• • •

Wells' history in Pasco County runs deep. A former Army drill sergeant from Pinellas, he attended St. Petersburg Junior College and USF, but dropped out his junior year to help support his first son.

He was once known as a brash, young Republican when he served as a county commissioner in the mid 1980s. He pushed for a bond issue that paid for the county's parks and library system.

"When his kids were little and they were doing Little League, they'd have to mow the lawn themselves and keep the car headlights on at night to play," recalled Hildebrand, who was elected the same year as Wells.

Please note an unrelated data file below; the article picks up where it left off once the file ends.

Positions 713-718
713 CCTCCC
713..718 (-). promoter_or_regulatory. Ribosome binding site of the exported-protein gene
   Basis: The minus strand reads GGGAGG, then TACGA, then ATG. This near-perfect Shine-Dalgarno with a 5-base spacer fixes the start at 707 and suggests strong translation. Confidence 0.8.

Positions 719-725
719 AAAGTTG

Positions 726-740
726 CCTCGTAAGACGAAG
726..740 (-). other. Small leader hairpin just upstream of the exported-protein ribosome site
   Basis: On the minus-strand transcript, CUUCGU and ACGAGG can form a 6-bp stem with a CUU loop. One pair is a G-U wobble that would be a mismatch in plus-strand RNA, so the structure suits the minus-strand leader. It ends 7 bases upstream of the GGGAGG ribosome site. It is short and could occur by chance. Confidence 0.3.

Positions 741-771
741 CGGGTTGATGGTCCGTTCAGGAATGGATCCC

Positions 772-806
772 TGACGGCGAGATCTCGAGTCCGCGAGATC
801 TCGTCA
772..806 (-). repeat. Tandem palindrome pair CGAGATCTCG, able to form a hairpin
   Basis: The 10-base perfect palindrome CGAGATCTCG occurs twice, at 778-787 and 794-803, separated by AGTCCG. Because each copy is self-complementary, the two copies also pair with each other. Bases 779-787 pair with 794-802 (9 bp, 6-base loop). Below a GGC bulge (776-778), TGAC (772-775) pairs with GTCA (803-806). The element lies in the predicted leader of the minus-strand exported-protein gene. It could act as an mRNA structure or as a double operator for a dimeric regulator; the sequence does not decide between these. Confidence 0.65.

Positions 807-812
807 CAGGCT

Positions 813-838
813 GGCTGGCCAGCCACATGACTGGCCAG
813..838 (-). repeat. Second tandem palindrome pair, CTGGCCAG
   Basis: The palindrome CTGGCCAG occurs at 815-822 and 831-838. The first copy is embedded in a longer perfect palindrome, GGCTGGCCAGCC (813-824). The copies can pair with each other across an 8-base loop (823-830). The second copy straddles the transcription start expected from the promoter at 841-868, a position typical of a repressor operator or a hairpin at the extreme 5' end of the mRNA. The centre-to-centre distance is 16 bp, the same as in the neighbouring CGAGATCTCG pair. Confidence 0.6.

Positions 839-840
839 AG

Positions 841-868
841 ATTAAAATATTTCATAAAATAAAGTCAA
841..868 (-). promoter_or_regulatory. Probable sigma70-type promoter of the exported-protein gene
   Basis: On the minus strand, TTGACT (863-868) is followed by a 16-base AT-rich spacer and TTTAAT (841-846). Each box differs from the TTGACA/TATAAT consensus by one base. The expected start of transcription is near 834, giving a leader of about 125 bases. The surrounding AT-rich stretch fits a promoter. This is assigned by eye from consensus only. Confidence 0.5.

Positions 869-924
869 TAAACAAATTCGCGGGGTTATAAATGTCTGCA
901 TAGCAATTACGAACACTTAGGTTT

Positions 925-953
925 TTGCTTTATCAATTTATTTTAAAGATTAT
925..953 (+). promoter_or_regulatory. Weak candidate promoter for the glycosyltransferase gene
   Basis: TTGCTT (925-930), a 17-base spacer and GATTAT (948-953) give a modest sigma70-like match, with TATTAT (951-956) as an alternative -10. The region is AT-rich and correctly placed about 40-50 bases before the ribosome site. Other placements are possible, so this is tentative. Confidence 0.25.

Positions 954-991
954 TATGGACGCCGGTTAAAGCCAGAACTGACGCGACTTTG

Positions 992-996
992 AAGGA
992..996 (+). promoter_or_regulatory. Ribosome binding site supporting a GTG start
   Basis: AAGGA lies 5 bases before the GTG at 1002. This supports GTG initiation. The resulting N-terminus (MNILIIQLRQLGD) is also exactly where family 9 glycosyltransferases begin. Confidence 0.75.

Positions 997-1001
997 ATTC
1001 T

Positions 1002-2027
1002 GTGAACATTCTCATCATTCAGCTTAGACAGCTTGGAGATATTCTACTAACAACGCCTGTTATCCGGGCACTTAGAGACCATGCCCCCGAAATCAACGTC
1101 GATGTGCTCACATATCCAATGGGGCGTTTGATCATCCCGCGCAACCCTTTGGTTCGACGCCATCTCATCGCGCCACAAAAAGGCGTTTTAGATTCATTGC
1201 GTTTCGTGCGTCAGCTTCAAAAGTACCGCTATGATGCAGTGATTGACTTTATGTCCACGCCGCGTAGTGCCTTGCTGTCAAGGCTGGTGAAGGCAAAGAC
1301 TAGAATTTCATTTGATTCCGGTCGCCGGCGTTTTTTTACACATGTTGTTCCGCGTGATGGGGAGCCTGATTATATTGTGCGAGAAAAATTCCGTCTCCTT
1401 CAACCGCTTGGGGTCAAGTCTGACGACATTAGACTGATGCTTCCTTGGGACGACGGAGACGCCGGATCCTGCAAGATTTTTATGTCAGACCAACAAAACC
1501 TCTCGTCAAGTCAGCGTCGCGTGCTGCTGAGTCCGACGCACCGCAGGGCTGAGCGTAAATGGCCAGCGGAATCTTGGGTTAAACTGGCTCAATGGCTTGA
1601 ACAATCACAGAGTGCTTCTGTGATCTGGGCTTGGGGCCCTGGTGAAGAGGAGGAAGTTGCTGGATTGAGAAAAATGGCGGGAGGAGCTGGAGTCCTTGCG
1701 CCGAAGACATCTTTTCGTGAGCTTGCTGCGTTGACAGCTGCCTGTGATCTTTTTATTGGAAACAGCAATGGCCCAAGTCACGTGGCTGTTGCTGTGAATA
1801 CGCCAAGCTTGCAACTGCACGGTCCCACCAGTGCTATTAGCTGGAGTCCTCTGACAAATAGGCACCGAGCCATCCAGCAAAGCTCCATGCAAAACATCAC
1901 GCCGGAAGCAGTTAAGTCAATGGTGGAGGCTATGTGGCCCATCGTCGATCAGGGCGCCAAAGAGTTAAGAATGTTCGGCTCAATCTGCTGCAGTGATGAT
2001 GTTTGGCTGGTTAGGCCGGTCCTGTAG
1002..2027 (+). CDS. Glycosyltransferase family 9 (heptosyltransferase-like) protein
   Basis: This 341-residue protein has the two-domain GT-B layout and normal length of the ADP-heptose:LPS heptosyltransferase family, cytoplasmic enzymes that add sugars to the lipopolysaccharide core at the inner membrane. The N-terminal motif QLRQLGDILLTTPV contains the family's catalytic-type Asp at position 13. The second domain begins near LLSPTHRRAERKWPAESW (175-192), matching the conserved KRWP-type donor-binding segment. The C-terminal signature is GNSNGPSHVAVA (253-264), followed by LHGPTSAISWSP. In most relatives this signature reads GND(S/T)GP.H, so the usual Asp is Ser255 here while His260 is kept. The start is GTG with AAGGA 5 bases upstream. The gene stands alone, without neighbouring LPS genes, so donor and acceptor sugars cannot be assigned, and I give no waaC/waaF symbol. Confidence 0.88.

Wells also was part of the board that enacted the first impact fee, a decision that was controversial at the time.

"I had builders crying in the lobby that they'd go out of business," he said. Wells said the same builders told him years later that it was a good decision. Without the infrastructure to support the quality of life, he said, "they'd have gone out of business."

Wells left the commission after two terms. Four years later, in 1996, he ran for property appraiser when longtime incumbent Ted Williams retired.

During his tenure, he's been known to stand up to corporations that routinely protested their property values. He was the last appraiser left standing when Walmart opposed its property values. The discount giant eventually backed off.

"I'll adjust values, but you have to show me evidence," he said. "Walmart gave no reason for me to settle."

Wells disputes Price's claim that he's been behind on technology.